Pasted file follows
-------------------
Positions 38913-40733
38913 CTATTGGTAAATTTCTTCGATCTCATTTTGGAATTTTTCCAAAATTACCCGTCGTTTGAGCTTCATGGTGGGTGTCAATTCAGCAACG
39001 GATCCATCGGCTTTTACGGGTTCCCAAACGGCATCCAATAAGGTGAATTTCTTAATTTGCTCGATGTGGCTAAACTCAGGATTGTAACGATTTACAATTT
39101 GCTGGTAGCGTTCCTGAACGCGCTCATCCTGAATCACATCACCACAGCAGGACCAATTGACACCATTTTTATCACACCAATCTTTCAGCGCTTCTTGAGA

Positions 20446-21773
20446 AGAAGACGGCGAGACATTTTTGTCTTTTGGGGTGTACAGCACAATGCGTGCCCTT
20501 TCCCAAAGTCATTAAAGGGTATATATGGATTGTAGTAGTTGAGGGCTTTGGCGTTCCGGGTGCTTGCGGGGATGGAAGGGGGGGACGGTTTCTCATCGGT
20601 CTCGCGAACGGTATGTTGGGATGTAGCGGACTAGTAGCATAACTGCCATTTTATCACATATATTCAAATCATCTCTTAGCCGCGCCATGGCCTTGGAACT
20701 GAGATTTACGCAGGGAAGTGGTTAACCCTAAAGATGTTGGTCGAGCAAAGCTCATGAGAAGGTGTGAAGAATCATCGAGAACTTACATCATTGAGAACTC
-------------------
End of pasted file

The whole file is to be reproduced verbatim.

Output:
Positions 38913-40733
38913 CTATTGGTAAATTTCTTCGATCTCATTTTGGAATTTTTCCAAAATTACCCGTCGTTTGAGCTTCATGGTGGGTGTCAATTCAGCAACG
39001 GATCCATCGGCTTTTACGGGTTCCCAAACGGCATCCAATAAGGTGAATTTCTTAATTTGCTCGATGTGGCTAAACTCAGGATTGTAACGATTTACAATTT
39101 GCTGGTAGCGTTCCTGAACGCGCTCATCCTGAATCACATCACCACAGCAGGACCAATTGACACCATTTTTATCACACCAATCTTTCAGCGCTTCTTGAGA

Positions 20446-21773
20446 AGAAGACGGCGAGACATTTTTGTCTTTTGGGGTGTACAGCACAATGCGTGCCCTT
20501 TCCCAAAGTCATTAAAGGGTATATATGGATTGTAGTAGTTGAGGGCTTTGGCGTTCCGGGTGCTTGCGGGGATGGAAGGGGGGGACGGTTTCTCATCGGT
20601 CTCGCGAACGGTATGTTGGGATGTAGCGGACTAGTAGCATAACTGCCATTTTATCACATATATTCAAATCATCTCTTAGCCGCGCCATGGCCTTGGAACT
20701 GAGATTTACGCAGGGAAGTGGTTAACCCTAAAGATGTTGGTCGAGCAAAGCTCATGAGAAGGTGTGAAGAATCATCGAGAACTTACATCATTGAGAACTC